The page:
I operate under an acute condition of self-induced displacement, indicative of the cultural experience of longing for place. Bucolic literature, films, media, and artwork have served an important role in the creation of the mythological American west: depictions of lush meadows, endless plains, and big skies. This romantic notion is engrained in my psyche, and I find myself at a paradox: at once longing for these mythical places and simultaneously aware that this longing is a product of cultural fiction.
I formulate a visual language that is both specific and general, foreign and familiar, autobiographic and cultural. Through the act of appropriating everyday objects, I create a vernacular language of western sentiment and the cliché of prosperity and freedom. Many of the objects are a part of the artificial landscape; landscapes that have been fabricated or cultivated to transport the occupant to a personal utopia.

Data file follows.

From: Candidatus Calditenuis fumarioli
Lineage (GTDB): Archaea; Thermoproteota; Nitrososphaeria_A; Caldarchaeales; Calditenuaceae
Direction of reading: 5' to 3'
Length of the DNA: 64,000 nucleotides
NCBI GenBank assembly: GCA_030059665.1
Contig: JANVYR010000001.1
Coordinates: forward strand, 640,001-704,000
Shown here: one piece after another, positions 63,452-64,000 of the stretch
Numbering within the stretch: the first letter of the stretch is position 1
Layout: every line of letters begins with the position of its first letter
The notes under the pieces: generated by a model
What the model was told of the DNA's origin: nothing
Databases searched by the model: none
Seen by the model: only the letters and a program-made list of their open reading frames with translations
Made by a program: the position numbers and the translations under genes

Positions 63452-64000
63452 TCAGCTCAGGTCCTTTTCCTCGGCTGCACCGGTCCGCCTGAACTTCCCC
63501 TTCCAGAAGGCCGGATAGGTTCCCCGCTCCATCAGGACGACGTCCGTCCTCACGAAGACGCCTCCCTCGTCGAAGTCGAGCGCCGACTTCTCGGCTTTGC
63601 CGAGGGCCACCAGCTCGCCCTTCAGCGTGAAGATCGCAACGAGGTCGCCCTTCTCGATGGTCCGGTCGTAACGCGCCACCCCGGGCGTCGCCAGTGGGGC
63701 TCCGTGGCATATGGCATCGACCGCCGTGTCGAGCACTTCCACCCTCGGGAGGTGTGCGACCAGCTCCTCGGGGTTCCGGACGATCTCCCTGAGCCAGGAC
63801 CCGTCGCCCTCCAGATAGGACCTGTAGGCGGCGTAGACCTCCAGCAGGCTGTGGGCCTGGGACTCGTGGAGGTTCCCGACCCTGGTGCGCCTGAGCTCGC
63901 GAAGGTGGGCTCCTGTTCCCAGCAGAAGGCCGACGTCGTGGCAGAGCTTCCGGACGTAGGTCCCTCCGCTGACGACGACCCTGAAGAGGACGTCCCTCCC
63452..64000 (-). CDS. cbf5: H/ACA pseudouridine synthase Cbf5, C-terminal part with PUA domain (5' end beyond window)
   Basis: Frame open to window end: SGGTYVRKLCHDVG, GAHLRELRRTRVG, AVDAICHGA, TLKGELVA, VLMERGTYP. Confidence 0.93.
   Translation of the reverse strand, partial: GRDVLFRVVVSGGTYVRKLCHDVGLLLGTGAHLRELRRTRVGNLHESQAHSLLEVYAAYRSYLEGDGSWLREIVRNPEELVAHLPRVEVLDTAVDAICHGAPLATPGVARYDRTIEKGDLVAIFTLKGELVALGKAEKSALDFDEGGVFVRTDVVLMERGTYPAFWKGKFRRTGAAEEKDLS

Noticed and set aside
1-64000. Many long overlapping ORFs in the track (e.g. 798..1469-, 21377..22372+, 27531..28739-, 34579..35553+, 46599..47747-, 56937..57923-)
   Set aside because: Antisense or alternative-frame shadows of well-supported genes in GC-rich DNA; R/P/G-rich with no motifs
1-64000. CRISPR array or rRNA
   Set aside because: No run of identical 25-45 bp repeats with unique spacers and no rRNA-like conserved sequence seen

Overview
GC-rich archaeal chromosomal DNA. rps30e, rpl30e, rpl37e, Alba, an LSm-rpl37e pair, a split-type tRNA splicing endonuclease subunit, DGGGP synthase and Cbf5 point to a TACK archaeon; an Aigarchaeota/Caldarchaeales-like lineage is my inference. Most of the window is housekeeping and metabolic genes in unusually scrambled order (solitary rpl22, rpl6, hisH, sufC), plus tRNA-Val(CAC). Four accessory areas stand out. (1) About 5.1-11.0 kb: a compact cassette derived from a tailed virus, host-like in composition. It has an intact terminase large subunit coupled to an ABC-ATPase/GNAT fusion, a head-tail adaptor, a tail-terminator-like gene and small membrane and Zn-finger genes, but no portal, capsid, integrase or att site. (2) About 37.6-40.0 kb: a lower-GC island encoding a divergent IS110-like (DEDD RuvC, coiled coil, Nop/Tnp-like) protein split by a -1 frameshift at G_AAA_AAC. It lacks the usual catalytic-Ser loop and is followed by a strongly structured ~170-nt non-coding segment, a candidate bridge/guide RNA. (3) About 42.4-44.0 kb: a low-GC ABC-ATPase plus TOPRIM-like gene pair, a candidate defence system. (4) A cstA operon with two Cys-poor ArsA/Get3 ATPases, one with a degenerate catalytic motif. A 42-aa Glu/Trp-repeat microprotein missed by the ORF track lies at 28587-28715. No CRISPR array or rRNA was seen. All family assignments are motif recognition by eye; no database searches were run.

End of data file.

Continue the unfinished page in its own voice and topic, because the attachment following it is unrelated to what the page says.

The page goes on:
I am a product of my environment, but the act of making provides the opportunity to make my environment a product of me: to realize a vision, to manicure a landscape, to plant a garden, and mount my own Arcadian fixtures. The goal is to probe at the liminal state between physical experience and utopian sentimentality.